Lost Heritage in Alice Walker's "Everyday Use"

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By contrasting the family characters in 'Everyday Use,'

Walker illustrates the mistake by some of placing the

significance of heritage solely in material objects. Walker

presents Mama and Maggie, the younger daughter, as an example

that heritage in both knowledge and form passes from one

generation to another through a learning and experience

connection. However, by a broken connection, Dee, the older

daughter, represents a misconception of heritage as material.

During Dee's visit to Mama and Maggie, the contrast of the

characters becomes a conflict because Dee misplaces the

significance of heritage in her desire for racial heritage.

Mama and Maggie symbolize the connection between generations

and the heritage that passed between them. Mama and Maggie

continue to live together in their humble home. Mama is a robust

woman who does the needed upkeep of the land,

I am a large, big-boned woman with rough, man-working

hands. In the winter, I wear overalls during the day.

I can kill and clean a hog as mercilessly as a man. I

can work outside all day, One winter I knocked a bull

calf straight in the brain with a sledge hammer and

had the meat hung up to chill before nightfall. (Walker


And Maggie is the daughter, 'homely and ashamed of the burn scars

down her arms and legs,' (Walker 288) who helps Mama by making

'the yard so clean and wavy' (Walker 288) and washes dishes 'in

the kitchen over the dishpan' (Walker 293). Neither Mama nor

Maggie are 'modernly' educated persons; 'I [Mama] never had an

education myself. Sometimes Maggie reads to me. She stumbles

along good-naturedly She knows she is not bright' (Walker 290).

However, by helping Mama, Maggie uses the hand-made items in her

life, experiences the life of her ancestors, and learns the

history of both, exemplified by Maggie's knowledge of the hand-

made items and the people who made them--a knowledge which Dee

does not possess.

Contrasting with Mama and Maggie, Dee seeks her heritage

without understanding the heritage itself. Unlike Mama who is

rough and man-like, and Maggie who is shy and scared, Dee is

confident, where 'Hesitation is no part of her nature,' (Walker

289) and beautiful:

' first glimpse of leg out of the car tells me it is

Dee. Her feet were always neat-looking, as if God had

shaped them Dee next. A dress down to the ground

Earrings gold, too (Walker 291)

Also, Dee has a 'modern' education, having been sent 'to a school

in Augusta' (Walker 290). Dee attempts to connect with her racial

heritage by taking

'picture after picture of me sitting there in front of

the house with Maggie She never takes a shot without

making sure the house is included' (Walker 291).

Dee takes an another name without understanding her original

name; neither does Dee try to learn. Also, Dee takes some of the

hand-made items of her mother's such as the churn top which she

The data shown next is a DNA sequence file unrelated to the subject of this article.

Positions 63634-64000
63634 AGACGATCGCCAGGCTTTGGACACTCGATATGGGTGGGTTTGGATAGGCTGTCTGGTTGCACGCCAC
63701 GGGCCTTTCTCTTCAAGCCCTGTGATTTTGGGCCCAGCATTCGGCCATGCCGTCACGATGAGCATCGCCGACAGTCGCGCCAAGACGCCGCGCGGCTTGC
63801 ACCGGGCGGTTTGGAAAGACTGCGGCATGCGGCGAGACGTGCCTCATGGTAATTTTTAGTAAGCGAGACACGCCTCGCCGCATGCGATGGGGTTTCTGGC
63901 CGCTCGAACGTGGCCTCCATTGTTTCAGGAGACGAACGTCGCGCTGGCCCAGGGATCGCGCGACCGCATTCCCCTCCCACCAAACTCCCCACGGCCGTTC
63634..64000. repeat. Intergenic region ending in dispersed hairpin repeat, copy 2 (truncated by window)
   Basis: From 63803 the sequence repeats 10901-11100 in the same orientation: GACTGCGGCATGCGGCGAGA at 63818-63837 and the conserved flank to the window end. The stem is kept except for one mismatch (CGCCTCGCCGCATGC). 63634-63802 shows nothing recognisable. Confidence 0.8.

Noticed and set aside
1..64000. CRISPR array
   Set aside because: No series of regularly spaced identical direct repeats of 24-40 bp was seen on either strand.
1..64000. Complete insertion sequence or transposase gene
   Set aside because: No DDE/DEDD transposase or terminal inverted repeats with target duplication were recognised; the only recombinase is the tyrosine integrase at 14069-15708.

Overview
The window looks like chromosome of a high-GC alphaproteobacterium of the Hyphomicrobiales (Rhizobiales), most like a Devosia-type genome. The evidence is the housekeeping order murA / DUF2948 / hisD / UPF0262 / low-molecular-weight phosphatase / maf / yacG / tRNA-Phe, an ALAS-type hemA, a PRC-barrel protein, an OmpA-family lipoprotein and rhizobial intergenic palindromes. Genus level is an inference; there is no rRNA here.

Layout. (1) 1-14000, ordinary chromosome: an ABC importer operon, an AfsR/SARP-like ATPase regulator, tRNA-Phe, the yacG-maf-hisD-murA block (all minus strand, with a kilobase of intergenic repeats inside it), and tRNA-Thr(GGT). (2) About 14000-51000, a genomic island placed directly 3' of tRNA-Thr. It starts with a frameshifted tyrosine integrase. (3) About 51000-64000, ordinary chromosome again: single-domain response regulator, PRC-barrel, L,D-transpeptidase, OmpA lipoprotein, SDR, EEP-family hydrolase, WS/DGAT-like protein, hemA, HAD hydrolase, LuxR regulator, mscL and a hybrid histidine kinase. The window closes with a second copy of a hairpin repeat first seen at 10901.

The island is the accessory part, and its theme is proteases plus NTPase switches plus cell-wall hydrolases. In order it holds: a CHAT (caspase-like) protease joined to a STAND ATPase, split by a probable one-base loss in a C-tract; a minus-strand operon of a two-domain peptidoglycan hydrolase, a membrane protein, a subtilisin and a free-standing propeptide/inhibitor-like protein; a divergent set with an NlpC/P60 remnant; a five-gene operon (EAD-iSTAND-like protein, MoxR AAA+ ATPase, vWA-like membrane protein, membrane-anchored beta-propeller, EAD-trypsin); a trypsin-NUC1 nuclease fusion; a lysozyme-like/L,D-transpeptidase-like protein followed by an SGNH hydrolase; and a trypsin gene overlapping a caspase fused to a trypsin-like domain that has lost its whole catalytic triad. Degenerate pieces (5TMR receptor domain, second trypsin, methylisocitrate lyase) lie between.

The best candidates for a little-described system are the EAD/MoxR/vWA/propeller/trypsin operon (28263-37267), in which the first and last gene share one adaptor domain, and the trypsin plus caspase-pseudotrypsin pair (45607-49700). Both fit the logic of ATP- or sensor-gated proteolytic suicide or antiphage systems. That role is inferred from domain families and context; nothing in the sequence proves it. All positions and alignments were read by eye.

will use 'as a centerpiece for the alcove table' (Walker 293).

Dee associates the items with her heritage now, but thought

nothing of them in her youth as when the first house burnt down.

Dee's quest of her heritage is external, wishing to have these

various items in order to display them in her home. Dee wants the

items because she perceives each to have value, as shown in the

dialog between Dee and Mama about the quilts after dinner.

Dee's valuing of the quilt conflicts with Mama's perception

of the quilts. Dee considers the quilt priceless because the

quilt is hand-stitched, not machined, by saying, 'There are all

pieces of dresses Grandma used to wear. She did all this

stitching by hand. Imagine!' (Walker 294). Dee plans to display

the quilts or 'Hang them,' (Walker 294) unlike Maggie who may

'put them to everyday use' (Walker 294). However, Mama 'promised

to give them quilts to Maggie, for when she marries ' (Walker

294). Mama knows there exists a connection of heritage in Maggie;

Mama knows that 'It was Grandma Dee and Big Dee who taught

[Maggie] how to quilt' (Walker 294). Because of Maggie's

connection, Mama takes the quilts from Dee who 'held the quilts

securely in her arms, stroking them clutching them closely to

her bosom' (Walker 294) like sacred idols, and then gives them to


After Mama gives Maggie the quilts, Dee says, 'You just

don't understand Your heritage' (Walker 295). Dee believes

heritage to be the quilt on the wall or the churn in the alcove.

Dee knows the items are hand-made but not the knowledge and

history behind the items. Yet, Mama does know the knowledge and

history and knows that Maggie does too. Ironically, Dee

criticizes Mama for not understanding heritage when, in fact, Dee

fails to really understand heritage. Dee mistakenly places

heritage wholly in what she owns, not what she knows.

Works Cited

Walker, Alice. 'Everyday Use.' Literature: Reading, Reacting,

Writing. Ed. Laurie G. Kirszner and Stephen R. Mandell. Fort

Worth: Harcourt, 1994. 288-295.